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Sep 22, 2016

Healthy Living Reviews Link Between Zika and Pregnancy

Zika education continues. The Ministry of Health and other agencies have been working to keep the public aware of the preventative measures being recommended. As this emerging illness continues to be studied there is more and more information available to the public on the risks and effects. It is common knowledge that pregnant women should do all they can to prevent contracting Zika. Tonight in Healthy Living we look at the confirmed links between Zika and unborn babies.

 

Marleni Cuellar, Reporting
Very early after the mosquito borne illness emerged in this region, it was suspected that there was a possible link between Zika and birth defects. While there is still a lot that the medical community doesn’t know- and are trying to find out- about the Zika, they have confirmed that it can have devastating effects on fetuses.

 

Cecilio Eck

Dr. Cecilio Eck, Head of Pediatrics, K.H.M.H.
“Zika virus has been around a long time from the 1940’s. It started to spread of late. The association that is of the greatest concern is that if you are pregnant, at a specific time in your pregnant you get infected the baby is at risk of developing microcephaly. Prior to Zika and even with Zika, there are many other common causes to microcephaly than the Zika virus. The number one cause in our country in my estimation would be issues at birth with prematurity, with bleeding within the brain, with birth trauma, with blood flow to the brain because of an issue at birth and if that happens then the brain stops growing and the baby ends up with a small head. So microcephaly actually means small head. If the brain does not grow and the brain is the control center of your entire body then you end up with a child who is slow to develop: will not walk properly will not speak properly or at the appropriate time, will not develop fine motor skills, may not see, smell, chew and taste and swallow, and all of those deficits would lead to a child who is slower than normal.”

 

Karl Jones

Dr. Karl Jones, Medical Coordinator, Matron Roberts Polyclinic

“The main thing that most people know, the development of or giving birth to a child with microcephaly. There is evidence to show that there are other types of birth defects: neurological and cardiovascular defects that can come about and are suspected to be linked to Zika. But as far as we know right now the main thing is microcephaly.”

 

Both Doctors Jones and Eck work in public health facilities and participate in the continuous education of the prevention and possible effects of Zika. Like most other doctors, they have been keeping current with official findings and lingering questions about the illness and its effects on unborn babies.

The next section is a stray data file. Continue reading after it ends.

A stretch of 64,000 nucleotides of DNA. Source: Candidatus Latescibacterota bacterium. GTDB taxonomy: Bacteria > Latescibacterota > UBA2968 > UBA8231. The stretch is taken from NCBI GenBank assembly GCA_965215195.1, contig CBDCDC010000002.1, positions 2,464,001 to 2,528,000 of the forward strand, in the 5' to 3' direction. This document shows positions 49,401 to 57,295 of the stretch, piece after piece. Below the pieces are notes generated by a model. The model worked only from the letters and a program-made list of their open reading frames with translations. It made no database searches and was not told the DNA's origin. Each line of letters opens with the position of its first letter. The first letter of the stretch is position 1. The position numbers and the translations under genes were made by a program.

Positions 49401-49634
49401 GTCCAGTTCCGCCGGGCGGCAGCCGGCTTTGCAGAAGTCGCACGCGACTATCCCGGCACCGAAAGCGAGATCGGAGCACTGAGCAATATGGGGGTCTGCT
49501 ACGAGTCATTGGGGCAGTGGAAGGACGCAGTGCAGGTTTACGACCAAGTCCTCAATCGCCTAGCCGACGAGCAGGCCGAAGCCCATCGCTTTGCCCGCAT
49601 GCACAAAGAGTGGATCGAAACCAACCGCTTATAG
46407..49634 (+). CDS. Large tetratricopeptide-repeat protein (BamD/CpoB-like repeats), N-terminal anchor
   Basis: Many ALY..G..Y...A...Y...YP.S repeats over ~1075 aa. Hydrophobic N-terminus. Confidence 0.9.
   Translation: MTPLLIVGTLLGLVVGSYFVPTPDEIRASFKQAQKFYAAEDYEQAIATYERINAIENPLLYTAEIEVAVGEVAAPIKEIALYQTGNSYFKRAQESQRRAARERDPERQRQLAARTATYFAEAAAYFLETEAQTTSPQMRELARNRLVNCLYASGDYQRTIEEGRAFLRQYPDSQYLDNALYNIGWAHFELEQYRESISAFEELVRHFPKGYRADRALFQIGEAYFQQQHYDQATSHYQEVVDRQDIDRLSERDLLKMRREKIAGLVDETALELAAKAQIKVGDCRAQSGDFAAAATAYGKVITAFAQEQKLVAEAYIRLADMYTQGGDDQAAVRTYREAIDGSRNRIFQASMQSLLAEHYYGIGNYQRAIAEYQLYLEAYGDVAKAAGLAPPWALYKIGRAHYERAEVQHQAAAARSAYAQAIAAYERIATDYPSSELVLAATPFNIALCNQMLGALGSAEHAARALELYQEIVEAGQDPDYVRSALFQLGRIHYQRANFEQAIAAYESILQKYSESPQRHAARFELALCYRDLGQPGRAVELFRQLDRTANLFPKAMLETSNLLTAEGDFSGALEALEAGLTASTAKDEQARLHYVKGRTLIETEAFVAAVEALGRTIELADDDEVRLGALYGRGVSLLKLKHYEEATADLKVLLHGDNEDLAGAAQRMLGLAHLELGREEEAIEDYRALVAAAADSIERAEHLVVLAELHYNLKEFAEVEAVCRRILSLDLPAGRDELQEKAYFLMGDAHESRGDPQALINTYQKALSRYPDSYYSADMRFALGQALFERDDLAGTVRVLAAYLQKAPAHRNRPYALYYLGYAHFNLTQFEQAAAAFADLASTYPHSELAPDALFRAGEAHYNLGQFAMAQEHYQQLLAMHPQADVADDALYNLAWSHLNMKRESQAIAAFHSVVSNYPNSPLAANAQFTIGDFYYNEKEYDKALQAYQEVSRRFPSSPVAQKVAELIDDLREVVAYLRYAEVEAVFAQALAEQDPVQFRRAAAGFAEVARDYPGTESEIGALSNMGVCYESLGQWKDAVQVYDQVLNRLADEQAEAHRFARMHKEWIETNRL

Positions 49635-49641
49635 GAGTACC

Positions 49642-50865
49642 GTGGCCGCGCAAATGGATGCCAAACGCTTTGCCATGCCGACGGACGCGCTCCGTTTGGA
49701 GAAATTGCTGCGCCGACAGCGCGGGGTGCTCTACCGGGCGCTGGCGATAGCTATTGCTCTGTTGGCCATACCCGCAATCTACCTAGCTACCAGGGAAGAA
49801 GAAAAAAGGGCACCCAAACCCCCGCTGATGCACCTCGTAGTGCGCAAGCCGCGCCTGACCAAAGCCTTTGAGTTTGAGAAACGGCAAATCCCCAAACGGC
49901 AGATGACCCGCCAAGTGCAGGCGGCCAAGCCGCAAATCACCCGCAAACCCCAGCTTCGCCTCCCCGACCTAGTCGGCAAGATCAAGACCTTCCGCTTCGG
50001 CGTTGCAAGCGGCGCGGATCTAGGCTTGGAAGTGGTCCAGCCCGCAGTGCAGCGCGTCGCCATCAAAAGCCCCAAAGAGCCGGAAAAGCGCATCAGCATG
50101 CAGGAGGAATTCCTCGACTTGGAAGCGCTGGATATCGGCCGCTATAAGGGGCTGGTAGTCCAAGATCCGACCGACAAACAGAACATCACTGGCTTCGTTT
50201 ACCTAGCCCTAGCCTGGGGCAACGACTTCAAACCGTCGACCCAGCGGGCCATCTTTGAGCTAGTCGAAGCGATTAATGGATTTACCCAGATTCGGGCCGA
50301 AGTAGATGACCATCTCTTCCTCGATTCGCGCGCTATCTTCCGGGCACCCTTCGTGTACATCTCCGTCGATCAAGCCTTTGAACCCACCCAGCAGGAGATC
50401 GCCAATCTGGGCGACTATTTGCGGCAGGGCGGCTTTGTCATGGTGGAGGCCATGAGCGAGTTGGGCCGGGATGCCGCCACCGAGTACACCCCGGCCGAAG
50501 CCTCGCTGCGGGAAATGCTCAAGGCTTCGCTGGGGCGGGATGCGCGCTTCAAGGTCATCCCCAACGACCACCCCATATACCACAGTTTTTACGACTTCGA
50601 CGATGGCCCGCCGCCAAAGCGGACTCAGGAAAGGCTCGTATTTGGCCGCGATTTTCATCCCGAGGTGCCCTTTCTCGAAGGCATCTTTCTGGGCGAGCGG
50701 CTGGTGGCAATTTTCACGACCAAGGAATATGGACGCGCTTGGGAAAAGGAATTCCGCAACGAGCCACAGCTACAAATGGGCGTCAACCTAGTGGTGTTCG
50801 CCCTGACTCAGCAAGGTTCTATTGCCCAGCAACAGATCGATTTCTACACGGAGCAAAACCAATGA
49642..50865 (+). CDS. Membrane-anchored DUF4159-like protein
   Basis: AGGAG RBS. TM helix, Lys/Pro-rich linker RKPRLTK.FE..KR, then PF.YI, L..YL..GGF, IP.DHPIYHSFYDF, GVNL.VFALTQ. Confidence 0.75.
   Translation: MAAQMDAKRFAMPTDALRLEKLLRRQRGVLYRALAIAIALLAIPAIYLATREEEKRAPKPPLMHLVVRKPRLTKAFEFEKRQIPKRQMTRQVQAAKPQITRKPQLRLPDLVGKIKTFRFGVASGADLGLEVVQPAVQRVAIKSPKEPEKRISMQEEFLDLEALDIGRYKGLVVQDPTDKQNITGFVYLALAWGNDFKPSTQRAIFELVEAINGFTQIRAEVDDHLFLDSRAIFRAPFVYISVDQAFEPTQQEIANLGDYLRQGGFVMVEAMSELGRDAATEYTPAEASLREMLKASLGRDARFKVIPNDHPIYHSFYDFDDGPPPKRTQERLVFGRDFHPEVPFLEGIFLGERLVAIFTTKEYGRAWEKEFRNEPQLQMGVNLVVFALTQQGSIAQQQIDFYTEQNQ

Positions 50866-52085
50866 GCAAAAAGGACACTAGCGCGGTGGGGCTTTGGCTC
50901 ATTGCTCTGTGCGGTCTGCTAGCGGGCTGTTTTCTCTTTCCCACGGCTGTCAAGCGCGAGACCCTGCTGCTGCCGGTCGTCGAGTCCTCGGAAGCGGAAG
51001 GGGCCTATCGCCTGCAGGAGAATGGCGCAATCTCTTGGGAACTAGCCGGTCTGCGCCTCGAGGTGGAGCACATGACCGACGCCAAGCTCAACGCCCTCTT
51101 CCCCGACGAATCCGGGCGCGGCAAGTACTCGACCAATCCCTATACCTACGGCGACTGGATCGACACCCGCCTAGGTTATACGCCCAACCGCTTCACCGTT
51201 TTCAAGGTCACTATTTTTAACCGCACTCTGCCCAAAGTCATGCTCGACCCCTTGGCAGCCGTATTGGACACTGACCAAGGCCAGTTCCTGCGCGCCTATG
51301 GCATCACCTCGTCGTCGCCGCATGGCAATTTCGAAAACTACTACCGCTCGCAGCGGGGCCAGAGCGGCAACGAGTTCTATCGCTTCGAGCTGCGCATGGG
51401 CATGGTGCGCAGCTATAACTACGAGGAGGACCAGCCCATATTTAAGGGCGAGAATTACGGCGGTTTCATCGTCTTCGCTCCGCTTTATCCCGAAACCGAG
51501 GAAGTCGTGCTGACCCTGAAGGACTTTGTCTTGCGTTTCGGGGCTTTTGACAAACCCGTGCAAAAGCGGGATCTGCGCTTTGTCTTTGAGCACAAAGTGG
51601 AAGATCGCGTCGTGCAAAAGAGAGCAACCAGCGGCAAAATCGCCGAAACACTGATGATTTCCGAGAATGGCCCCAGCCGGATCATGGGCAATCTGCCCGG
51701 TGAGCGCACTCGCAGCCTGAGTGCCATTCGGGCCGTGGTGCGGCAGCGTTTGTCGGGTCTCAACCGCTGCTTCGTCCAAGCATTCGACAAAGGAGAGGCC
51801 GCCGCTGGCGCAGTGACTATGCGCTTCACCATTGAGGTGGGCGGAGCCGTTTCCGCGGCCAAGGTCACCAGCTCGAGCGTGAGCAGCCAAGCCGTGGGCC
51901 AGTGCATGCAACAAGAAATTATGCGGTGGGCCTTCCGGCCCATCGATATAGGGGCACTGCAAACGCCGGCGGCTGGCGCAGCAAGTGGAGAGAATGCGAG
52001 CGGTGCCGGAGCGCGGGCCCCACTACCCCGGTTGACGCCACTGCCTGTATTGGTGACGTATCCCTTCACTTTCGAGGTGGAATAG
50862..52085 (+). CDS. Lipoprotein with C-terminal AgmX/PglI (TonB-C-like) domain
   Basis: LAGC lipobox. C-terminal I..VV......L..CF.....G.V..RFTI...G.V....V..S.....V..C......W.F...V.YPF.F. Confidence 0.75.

Dr. Cecilio Eck

“It stays within our system for six months. The last WHO information is that you abstain from sex with your partner for six months prior because if that person becomes pregnant then they may still have the effect. I spoke with our neurologist Doctor Sosa and he said that there is a late onset of the illness where babies who are born with normal head circumference down the road may develop a late onset sickness that may come up to six months later.”

 

Dr. Karl Jones

“We don’t know exactly at what point in pregnancy the product of the pregnancy the fetus- is most susceptible, so we don’t know if you got Zika all the way at thirty-two, thirty-four, thirty-three weeks if it’s okay. We don’t know if getting Zika at that point is more or less dangerous than contracting at eight, nine, ten weeks or so. Those things are not known as yet. Neither do we know how long there is a potential for a baby to be affected. Let’s say you got Zika and you’re not pregnant, we don’t know when you’re cleared, so to speak, to have what would be considered a healthy pregnancy, those are key things that aren’t known as yet.”

 

While late onset microcephaly will require additional surveillance, in Belize, ultrasounds are being used to monitor unborn babies for development. This was explained earlier this year in April, as a part of the Ministry’s response to Zika.

 

Natalia Largaespada

Dr. Natalia Largaespada, Maternal & Child Health Adviser, MOH [File: April 21st, 2016]
“We have a WHO chart that we use for children at term and we have a next growth chart that we use for preterm babies. It i not only the size of the head, but the damage that it cause to the tissue in the brains up to even calcification of the brain. That means that the brain cannot function normally if that child were to survive. But that can be detected because not all cases of microcephaly will end up with calcification. But you need to document that, investigate it before through ultrasounds. We recommend at twenty weeks and then at twenty-nine weeks and then do a comparison to see if there is any reduction in the size of the head of the fetus and if there is any changes suggesting that there are changes to the brain tissue.

Dr. Cecilio Eck
“Because our numbers are low in Belize we haven’t been seeing or there have been no confirmed (Zika linked) microcephaly cases in Belize…that I know about yet. But it will happen if it is endemic as is reported by the ministry of health on Caye caulker. It will happen.”

 

Zika is transmitted primarily by infected mosquitoes. It’s also transmitted through unprotected sex and can be passed from a mother to her fetus. Common symptoms are fever, rash, pink eye and feeling unwell. The symptoms are mild and generally last for a week. Remember there is no cure or vaccination for Zika; so for those in the reproductive age, prevention is your best response.

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